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Managers not allowed

In 2007, Jos de Blok started a revolution in the Dutch healthcare market. He decided that the best managers are no managers and founded the Buurtzorg community care organization. Instead, he trusted nurses to know what’s best for the patients.

When I asked Jos why he feels that it’s crucial to trust the people in his organizations with this when so many other organizations don’t, he laughed: “You know, this is the reason that people start to work in healthcare. They want to take care for people.”

And so, one key ingredient to Buurtzorg’s success was to get rid of overly complex systems and detailed procedures that dictated nurses how to do their work and instead just let them do their work. Jos says: “I have started as a nurse myself. From my background I knew that if you were not in such a rigid system, you could just do what you think was needed.”

Buurtzorg nurses work in teams of 12 and have enormous freedom in making decisions. Apparently, they are making very good decisions. In fact, their decisions have led to the highest satisfaction rates of any healthcare organization in The Netherlands while at the same time saving around 40 percent to the Dutch health care system.

Jos explained to me that from his point of view, too often, C-suite managers say and do what they say and do mainly to justify their high salary … rather than do what’s needed – which sometimes might be to get rid of their job.

For example, Buurtzorg has no CFO. Instead, they made their “business model so simple that everybody understands it.” Jos explains how: “One of the decisions I made when I barely started the center was that there was only one service we are delivering and that’s called Buurtzorg.”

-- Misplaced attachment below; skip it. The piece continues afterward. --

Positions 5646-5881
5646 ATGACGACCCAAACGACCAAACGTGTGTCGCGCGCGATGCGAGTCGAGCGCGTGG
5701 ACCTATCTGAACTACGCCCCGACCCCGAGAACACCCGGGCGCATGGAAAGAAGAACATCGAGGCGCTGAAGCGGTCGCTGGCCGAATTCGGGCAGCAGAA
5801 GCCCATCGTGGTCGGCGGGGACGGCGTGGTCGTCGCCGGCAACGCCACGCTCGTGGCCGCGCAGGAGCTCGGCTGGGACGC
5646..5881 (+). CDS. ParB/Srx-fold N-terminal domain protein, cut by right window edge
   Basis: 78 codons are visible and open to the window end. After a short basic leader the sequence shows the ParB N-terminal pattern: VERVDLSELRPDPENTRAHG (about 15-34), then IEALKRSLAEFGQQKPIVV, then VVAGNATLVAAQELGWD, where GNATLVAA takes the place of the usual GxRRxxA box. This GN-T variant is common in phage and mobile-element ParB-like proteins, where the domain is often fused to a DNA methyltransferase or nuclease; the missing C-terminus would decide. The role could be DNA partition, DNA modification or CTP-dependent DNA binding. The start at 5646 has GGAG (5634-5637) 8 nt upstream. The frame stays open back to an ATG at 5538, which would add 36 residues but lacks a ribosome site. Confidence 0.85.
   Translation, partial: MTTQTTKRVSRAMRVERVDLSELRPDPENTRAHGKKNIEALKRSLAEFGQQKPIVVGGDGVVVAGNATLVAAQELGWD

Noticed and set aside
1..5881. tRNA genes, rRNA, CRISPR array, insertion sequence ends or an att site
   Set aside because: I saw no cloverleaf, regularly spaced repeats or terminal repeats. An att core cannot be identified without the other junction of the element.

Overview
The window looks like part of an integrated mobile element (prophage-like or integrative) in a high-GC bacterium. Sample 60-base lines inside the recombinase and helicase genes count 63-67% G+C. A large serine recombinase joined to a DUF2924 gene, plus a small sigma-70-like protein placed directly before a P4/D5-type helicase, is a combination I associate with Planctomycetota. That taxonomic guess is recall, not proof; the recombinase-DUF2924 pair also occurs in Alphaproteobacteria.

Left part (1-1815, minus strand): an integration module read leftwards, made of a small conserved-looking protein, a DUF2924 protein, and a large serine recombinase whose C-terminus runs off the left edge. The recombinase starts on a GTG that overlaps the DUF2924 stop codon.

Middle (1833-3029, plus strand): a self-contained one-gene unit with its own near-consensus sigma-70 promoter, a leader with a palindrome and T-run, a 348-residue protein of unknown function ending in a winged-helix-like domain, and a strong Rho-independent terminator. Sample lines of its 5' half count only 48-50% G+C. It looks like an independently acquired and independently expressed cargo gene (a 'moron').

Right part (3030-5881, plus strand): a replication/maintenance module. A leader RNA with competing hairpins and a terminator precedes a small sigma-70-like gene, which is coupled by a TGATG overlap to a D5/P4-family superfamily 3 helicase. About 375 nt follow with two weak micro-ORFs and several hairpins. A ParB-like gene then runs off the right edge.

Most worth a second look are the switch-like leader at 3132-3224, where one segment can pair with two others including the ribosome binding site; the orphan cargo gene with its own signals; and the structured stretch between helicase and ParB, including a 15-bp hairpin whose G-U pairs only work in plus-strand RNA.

Other organizations, which follow what Jos calls “MBA thinking”, were demanding the nurses to administer vast amounts of different products and they were trying to optimize every one of those products by minimizing the time they spend on each.

Buurtzorg chose a different path: They focus on only one service and this service has the patient’s well-being at its core. What they gained from this focus was a total commitment to make this service as effective and efficient as possible.

For example, they decided to build their own software company so that “the focus could be on the mindful things. The mindless things should be delegated to software.” Software is great at doing mindless things, humans are great at doing mindful things.

The magic ingredient that enables Jos de Blok and his colleagues to make these decisions is trust. Trust is possible because they focus on a clear path shared by all employees: To start from the patient perspective and do what’s best for the patient.

Rather than micromanaging every single step along that path (the default in healthcare), Jos trusts the employees to know how to walk the path: “The necessity of building on a trustful relationship is one of our most important professional ethical values. If you want to do the right thing, you need to be able to build trustful relationships.”

Jos is clearly a leader who lights the path. Read more about about this leadership approach in the “Leaders Light the Path Manifesto”.

Even better, nominate a leader for the gallery yourself:

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